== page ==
Global probiotics market grows 8%, says IPA’s Paraskevakos

By Stephen Daniells contact

- Last updated on GMT

Related tags: Probiotic, Probiotics, Ipa, Dietary supplements, immune support

As consumers seek out immune-support products, probiotics are one of the categories to have experienced sales growth in 2020. The science to substantiate the claims has been key, said George Paraskevakos, Executive Director of the International Probiotics Association.

The global pandemic has upended all predictions from 2019, including the forecast that sale of probiotic products were slowing or stagnating​.

Speaking with NutraIngredients-USA via video, IPA’s Paraskevakos explained that he recently asked the organization’s data partners, Lumina Intelligence and Euromonitor International, for an update.

“It’s reported that for sales growth, the numbers are about 8-8.5% near the end of the summer [for the world markets]. It’s interesting because last year the numbers were either going back in terms of growth rates or flat, and 2020 was not supposed to see any growth whatsoever,” ​said Paraskevakos.

“Some member companies are reporting more than this, maybe double.”

“This new situation has created an environment where people want to prevent or help support or bolster the fight against what’s going on. So, I think probiotics as an ingredient is key and important because of the science proving how it can help bolster the immune system.”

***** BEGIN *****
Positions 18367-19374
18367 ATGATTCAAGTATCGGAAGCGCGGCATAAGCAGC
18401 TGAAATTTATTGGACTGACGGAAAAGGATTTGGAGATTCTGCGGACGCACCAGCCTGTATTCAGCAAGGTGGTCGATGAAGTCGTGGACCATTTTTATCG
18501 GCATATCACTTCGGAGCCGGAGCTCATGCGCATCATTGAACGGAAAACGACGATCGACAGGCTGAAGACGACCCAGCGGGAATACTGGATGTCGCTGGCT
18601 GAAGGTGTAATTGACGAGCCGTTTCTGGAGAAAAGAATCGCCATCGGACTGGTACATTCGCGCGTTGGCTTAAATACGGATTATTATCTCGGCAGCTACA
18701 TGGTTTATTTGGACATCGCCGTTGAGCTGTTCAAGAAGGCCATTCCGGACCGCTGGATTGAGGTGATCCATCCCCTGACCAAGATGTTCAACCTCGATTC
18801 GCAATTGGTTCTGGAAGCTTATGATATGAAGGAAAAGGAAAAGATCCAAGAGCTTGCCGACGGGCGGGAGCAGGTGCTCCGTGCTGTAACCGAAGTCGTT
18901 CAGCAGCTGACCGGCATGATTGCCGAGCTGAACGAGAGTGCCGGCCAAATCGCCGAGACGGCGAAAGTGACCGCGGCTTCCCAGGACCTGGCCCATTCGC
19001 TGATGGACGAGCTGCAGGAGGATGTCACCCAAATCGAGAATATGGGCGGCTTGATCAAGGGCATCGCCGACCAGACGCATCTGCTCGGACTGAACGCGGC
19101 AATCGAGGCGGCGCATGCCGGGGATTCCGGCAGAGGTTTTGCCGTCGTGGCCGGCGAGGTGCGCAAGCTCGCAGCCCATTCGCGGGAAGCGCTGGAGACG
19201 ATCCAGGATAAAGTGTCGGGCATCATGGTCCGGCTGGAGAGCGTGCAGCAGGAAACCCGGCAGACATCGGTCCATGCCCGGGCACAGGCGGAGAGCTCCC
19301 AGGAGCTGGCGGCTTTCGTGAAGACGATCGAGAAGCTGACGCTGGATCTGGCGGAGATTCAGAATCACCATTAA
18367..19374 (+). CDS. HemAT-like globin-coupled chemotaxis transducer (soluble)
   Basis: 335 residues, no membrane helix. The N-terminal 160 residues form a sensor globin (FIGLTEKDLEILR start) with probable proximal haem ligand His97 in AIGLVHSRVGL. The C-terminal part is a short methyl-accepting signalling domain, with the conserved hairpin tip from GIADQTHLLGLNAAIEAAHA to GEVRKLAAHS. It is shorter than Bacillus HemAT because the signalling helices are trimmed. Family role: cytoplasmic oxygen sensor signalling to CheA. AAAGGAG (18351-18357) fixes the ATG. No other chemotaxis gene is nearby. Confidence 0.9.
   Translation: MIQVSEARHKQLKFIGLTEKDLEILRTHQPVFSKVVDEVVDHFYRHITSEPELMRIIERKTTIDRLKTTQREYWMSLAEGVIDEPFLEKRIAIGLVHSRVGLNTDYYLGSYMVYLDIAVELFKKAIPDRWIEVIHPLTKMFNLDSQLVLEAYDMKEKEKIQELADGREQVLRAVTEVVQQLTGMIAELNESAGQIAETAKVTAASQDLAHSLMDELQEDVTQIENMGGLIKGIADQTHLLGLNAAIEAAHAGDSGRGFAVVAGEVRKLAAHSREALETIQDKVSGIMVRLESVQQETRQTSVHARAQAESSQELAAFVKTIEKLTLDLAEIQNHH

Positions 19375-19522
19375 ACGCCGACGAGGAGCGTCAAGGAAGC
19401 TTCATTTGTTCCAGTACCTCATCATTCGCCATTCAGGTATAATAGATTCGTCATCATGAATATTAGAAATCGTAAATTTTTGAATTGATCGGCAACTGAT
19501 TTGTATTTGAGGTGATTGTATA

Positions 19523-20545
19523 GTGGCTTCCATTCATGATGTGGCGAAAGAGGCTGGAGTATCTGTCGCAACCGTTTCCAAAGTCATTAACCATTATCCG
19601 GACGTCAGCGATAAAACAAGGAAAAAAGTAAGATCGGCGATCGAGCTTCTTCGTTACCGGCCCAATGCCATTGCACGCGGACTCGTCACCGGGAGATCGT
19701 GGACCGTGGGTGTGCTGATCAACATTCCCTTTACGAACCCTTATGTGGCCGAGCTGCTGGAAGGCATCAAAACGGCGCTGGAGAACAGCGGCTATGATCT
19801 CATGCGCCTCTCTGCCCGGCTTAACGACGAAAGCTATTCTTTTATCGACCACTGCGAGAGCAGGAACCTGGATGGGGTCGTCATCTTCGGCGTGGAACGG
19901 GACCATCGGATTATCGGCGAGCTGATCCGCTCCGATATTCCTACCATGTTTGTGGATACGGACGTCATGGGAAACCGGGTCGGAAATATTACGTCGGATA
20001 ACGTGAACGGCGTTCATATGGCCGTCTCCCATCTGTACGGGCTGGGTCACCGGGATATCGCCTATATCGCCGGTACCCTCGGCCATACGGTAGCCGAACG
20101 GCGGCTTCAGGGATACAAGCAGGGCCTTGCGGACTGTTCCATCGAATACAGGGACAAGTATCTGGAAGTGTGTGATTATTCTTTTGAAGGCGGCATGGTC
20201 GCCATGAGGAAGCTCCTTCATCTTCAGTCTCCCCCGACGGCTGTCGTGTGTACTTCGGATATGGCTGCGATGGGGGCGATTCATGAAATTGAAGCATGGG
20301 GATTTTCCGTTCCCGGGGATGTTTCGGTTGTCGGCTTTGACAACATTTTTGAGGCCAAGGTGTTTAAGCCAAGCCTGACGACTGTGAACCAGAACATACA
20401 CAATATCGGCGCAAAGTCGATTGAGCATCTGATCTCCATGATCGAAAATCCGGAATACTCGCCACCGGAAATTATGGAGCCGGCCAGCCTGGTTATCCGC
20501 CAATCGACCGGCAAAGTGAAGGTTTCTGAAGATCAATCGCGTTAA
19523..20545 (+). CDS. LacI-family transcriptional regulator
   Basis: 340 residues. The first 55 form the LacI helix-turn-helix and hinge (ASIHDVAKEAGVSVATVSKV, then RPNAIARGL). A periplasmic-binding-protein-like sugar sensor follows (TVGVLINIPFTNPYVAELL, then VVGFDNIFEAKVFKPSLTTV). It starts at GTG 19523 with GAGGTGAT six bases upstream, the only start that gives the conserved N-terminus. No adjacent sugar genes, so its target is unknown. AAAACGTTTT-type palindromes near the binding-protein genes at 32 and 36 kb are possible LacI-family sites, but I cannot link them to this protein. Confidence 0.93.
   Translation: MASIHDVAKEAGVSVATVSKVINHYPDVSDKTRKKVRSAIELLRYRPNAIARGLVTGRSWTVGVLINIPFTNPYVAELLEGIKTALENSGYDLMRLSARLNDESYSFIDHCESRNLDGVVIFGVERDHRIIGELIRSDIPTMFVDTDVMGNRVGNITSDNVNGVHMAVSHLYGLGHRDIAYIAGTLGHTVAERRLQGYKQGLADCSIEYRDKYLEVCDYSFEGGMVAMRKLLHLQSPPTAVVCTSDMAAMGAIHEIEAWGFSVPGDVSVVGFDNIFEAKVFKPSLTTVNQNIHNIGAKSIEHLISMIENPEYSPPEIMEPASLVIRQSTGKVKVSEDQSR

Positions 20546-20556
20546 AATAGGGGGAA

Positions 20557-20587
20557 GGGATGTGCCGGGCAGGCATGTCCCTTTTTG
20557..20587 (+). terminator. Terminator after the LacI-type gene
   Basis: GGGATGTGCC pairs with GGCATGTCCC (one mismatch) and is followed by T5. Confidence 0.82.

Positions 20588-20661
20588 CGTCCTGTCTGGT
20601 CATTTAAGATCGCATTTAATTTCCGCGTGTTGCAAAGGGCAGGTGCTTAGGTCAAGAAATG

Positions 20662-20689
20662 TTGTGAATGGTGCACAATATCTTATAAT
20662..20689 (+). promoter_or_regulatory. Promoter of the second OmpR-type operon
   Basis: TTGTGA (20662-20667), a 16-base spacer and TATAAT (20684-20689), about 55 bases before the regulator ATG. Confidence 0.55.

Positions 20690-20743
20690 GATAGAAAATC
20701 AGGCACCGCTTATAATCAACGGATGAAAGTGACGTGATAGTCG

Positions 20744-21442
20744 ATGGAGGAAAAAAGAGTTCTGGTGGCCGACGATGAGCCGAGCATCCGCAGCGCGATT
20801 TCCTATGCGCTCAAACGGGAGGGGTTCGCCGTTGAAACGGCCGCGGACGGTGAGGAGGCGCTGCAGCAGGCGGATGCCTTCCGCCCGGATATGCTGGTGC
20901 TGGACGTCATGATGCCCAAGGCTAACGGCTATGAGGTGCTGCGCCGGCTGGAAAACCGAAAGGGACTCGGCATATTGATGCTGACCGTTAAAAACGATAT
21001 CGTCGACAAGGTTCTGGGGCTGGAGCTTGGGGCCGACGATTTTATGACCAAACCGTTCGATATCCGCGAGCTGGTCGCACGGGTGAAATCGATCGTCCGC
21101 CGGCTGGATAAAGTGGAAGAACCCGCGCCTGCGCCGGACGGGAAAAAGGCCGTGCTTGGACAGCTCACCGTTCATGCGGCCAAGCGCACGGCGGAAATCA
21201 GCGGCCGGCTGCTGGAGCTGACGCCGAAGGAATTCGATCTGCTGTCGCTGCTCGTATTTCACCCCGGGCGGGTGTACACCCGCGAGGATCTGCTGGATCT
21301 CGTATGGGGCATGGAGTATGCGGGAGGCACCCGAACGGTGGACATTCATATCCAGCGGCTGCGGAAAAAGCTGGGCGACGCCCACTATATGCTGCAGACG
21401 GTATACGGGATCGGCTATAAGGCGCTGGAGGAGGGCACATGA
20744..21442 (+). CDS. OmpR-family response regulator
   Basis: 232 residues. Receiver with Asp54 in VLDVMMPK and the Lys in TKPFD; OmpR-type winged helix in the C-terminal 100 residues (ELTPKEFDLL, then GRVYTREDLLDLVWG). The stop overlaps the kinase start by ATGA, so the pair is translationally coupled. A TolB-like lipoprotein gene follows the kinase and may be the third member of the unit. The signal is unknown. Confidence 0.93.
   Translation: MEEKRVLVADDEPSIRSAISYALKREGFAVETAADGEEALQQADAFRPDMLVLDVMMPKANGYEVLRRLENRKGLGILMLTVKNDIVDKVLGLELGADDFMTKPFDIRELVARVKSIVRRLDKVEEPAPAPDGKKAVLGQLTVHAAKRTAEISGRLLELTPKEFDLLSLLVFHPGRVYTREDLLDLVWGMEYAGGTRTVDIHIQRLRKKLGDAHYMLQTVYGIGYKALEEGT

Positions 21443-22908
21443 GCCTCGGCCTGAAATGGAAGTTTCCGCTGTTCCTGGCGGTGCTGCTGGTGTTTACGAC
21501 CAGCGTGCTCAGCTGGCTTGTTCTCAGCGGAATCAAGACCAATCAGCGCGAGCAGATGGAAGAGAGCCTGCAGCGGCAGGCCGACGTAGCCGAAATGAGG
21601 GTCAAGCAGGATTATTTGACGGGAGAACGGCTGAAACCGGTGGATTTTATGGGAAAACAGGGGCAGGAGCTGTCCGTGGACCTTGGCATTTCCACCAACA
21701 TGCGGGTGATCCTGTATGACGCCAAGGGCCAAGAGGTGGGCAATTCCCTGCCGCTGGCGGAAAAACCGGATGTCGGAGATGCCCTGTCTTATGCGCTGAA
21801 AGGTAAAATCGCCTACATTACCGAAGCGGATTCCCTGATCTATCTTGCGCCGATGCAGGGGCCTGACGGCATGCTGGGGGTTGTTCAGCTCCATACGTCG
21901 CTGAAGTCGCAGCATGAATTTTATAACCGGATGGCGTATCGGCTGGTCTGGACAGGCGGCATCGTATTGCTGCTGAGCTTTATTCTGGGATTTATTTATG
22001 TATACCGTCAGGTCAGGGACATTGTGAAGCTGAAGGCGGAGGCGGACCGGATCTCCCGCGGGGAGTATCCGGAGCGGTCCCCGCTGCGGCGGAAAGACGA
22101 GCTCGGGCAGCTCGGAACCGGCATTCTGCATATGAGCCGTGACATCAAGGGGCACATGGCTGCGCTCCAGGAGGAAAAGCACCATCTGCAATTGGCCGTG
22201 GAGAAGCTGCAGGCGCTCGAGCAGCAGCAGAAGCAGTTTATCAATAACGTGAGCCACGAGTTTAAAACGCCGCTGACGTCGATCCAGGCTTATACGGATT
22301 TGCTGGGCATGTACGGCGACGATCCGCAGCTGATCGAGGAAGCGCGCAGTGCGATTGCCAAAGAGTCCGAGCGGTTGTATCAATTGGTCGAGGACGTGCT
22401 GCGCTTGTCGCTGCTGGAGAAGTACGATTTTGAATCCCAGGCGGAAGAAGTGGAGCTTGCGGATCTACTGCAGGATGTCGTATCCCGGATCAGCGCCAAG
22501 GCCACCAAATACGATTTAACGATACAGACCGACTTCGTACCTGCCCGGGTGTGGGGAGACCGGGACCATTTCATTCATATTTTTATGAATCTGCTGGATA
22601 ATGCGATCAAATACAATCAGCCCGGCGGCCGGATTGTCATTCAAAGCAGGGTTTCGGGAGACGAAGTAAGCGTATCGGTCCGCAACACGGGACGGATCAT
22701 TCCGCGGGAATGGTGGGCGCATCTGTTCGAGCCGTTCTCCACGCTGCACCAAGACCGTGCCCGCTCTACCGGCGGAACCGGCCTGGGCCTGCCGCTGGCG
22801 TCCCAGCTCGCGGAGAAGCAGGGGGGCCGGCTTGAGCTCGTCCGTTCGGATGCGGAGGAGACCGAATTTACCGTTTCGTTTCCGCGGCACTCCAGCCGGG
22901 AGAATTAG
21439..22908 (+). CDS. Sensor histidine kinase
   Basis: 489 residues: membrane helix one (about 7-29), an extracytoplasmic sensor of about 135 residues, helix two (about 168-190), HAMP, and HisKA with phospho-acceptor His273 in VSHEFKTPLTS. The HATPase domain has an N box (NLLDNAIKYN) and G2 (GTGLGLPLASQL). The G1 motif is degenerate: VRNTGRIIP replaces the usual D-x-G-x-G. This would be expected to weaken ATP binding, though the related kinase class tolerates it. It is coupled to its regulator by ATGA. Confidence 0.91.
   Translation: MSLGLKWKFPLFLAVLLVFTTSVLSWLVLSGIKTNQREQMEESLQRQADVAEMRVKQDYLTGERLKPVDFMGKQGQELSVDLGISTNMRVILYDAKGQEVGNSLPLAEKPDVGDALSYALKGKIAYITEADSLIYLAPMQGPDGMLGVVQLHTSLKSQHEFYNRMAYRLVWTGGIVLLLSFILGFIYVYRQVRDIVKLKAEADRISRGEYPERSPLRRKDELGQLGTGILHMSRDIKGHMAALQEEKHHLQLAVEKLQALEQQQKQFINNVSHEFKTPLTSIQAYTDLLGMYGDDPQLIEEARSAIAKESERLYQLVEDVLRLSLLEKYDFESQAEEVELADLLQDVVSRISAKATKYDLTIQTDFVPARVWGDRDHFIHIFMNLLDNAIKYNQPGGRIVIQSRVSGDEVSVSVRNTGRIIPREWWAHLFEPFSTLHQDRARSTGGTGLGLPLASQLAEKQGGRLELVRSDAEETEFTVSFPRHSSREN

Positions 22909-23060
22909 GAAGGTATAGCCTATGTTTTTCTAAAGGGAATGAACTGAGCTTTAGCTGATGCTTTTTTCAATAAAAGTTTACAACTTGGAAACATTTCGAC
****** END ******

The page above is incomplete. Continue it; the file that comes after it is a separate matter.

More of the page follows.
Clinical trials

Talking about the science, earlier this year, the International Probiotics Association and University College Roosevelt, Middelburg (the Netherlands) co-funded an analysis of probiotic clinical trials registered on ClinicalTrials.gov and the International Clinical Trials Registry Platform (ICTRP) of the World Health Organization.

The data, which was published in the journal Heliyon ​showed that there are 1,619 human clinical trials registered on those two databases, with 43% of those on ClinicalTrials.gov including healthy participants – significant greater than the average of 25% of all registered clinical trials that accept healthy volunteers.

Paraskevakos said that while the paper did not assess the results of these studies (ie. if they produced positive results) this is being assessed as an evolution to the initial idea supported by the IPA.

Committee updates

One of the key undertakings by IPA that has been “about a year in the making” is a regulatory affairs manuscript covering 28 countries that show the requirements for commercializing a product in each country.

“As of next year, we’ll add another 10 countries to that manuscript,” ​said Paraskevakos.

Paraskevakos also discussed efforts by IPA’s technical and analytical committee to perform a gap analysis on enumeration. “We’re going to try to create a best practices of enumeration technologies, and once that is done connect this to the manufacturing guidelines that were published last year to finally put together a certification program for probiotics that are being put to market.”

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